mako

(redirected from mako sharks)
Also found in: Dictionary, Thesaurus.
Related to mako sharks: great white shark
MAKO 桜井 真子
Mako Sakurai
Birthday
BirthplaceTokyo, Japan
Occupation
Voice actress, Singer

Makó

(mŏ`kō), town (1991 est. pop. 27,160), S Hungary, on the Mureşul River near the Romanian border. It is an administrative and trade center and a road hub in a fertile agricultural region. The center of the Hungarian onion industry, Makó also has textile mills. There is a large Slovak population. The American journalist Joseph Pulitzer was born in Makó.

mako

(mä`kō), heavy-bodied, fast-swimming sharkshark,
member of a group of almost exclusively marine and predaceous fishes. There are about 250 species of sharks, ranging from the 2-ft (60-cm) pygmy shark to 50-ft (15-m) giants. They are found in all seas, but are most abundant in warm waters.
..... Click the link for more information.
, genus Isurus, highly prized as a game fish. Also known as the sharp-nosed mackerel shark, it is a member of the mackerel shark family, which also includes the white sharkwhite shark,
large, ferocious shark, Carcharodon carcharias. Also known as the great white shark and maneater, this shark can attack swimmers and boats without provocation, though it does not typically do so.
..... Click the link for more information.
 and the porbeagle. The mako is deep blue above and white below, with a conical head and sharply pointed snout. It may reach a length of 12 ft (3.7 m) and weigh 1,000 lb (450 kg). Extremely active, makos have been known to attack boats and are probably dangerous to swimmers, although they have no particular reputation as maneaters; they put up a ferocious fight when hooked, leaping out of the water. The mako feeds on large fishes, including swordfishes, and usually swallows its prey whole. There are two species, Isurus oxyrinchus, of the Atlantic, also known as the shortfin mako, and I. paucus, of the Pacific and Indian oceans, also known as the longfin mako. The porbeagles, or common mackerel sharks, genus Lamna, are similar to the makos, but smaller. One species, Lamna nasus, is found in the Atlantic and in the Mediterranean; another, L. ditropus occurs along the eastern coast of the Pacific. They are regarded as pests by fishermen, because they tear fishnets to feed on the catch. Makos and other mackerel sharks are classified in the phylum ChordataChordata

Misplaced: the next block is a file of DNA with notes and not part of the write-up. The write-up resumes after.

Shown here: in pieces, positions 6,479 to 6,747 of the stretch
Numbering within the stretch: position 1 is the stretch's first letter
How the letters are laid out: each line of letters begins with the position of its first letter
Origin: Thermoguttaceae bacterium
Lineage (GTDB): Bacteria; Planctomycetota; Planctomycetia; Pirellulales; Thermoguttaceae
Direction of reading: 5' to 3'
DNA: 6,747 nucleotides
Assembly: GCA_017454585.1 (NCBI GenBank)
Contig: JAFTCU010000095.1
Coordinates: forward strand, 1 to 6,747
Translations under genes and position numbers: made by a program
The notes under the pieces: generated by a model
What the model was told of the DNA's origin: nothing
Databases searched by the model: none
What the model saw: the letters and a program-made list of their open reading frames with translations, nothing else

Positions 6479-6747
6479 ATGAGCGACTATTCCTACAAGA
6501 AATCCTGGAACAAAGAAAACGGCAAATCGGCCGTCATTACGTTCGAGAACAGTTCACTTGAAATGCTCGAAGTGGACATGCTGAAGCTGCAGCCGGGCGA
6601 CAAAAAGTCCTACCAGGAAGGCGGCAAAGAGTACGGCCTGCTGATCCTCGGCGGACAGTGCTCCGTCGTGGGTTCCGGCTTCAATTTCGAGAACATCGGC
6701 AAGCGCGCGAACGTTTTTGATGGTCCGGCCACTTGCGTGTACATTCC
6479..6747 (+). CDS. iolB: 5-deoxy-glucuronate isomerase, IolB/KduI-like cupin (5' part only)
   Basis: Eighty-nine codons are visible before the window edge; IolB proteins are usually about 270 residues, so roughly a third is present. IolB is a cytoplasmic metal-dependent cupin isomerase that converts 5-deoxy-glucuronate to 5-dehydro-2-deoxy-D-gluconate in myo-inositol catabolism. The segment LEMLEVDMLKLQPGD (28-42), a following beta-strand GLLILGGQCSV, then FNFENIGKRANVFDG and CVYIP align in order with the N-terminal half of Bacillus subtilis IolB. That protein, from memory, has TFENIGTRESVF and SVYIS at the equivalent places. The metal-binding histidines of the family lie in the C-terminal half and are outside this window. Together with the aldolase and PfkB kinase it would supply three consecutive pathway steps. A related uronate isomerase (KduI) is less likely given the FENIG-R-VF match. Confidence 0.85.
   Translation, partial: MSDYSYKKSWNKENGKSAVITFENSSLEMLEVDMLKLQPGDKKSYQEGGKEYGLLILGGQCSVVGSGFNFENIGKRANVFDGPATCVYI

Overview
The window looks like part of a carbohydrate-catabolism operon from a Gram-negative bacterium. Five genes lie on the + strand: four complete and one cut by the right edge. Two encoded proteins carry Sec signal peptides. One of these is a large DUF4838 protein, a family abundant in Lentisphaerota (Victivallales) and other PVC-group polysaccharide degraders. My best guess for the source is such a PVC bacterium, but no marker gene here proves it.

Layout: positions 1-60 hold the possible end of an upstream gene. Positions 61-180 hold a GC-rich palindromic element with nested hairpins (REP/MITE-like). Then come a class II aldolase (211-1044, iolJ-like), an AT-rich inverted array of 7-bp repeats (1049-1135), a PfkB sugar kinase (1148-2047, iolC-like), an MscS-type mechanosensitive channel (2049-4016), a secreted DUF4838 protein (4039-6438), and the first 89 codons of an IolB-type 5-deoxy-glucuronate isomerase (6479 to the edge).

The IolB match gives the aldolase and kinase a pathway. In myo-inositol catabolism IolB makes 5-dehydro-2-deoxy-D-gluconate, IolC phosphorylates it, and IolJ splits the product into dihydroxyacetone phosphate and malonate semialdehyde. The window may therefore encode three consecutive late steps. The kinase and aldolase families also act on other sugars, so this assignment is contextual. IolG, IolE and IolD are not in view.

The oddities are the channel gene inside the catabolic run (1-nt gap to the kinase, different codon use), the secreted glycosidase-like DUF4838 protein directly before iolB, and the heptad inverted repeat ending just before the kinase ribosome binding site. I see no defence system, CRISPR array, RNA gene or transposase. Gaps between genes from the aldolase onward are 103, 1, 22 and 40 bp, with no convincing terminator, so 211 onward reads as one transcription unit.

, phylum of animals having a notochord, or dorsal stiffening rod, as the chief internal skeletal support at some stage of their development. Most chordates are vertebrates (animals with backbones), but the phylum also includes some small marine invertebrate animals.
..... Click the link for more information.
, subphylum Vertebrata, class Chondrichthyes, order Selachii, family Isuridae.

Makó

 

a city in southeastern Hungary, in Csongrád Megye (Csongrád County). Located on the Maros (Mureş) River. Population, 30,000 (1970). The city is a railroad junction and the center of an agricultural region (specializing in the cultivation of high-grade onions). Makó has a food-processing industry, including flour milling and sausage products, and agricultural machine building.

mako

1
any shark of the genus Isurus, esp I. glaucus of Indo-Pacific and Australian seas: family Isuridae

mako

2, mako-mako
NZ another name for the bellbird, Anthornis melanura

mako

3, mako-mako
a small evergreen New Zealand tree, Aristotelia serrata: family Elaeocarpaceae
References in periodicals archive ?
The US voted against the mako shark measure, but supported the other two.
More and more, pelagic sharks like the white, thresher and shortfin mako shark seem to be showing up on fishing videos from Jacksonville to Destin, Florida.
Shortfin Mako sharks are widely distributed in both tropical and
Similarly, both blue and mako sharks have been shown to display a mixed layer distribution at night with only the occasional excursion below the thermocline during the day (Holts and Bedford, 1990; Carey and Scharold, 1990; Sepulveda et al., 2004).
After modelling the probability that a mako shark would survive a year without being captured (a 72% chance) and calculating the fishing mortality rates, researchers determined that the rate at which shortfin makos were being killed in fisheries was actually 10 times higher than previously believed.
The blue and mako sharks that Braun studies seem to follow this moving food source.
[[delta].sup.15]N and [[delta].sup.13]C Bi-plot of blue and shortfin mako sharks before 1980 (BE) and after 2000 (AF).
Mako sharks are one of the few sharks you can hunt and are the fastest-swimming sharks in the ocean.
The corresponding logarithmic association between the number of shortfin mako sharks taken and time was weakly described by the following formula: Number of mako sharks = -2915ln (Year) + 10820; [R.sup.2] = 0.357 (Figure 12).
In the Hawaii region, shortfin mako sharks (Isurus oxyrinchus) occur regularly and have been misidentified as white sharks by the public and news media.
SAMUEL L JACKSON and Saffron Burrows star in this fishy tale set on Aquatica, a hi-tech deep sea research lab where a small band of scientists are experimenting on three gigantic genetically altered mako sharks.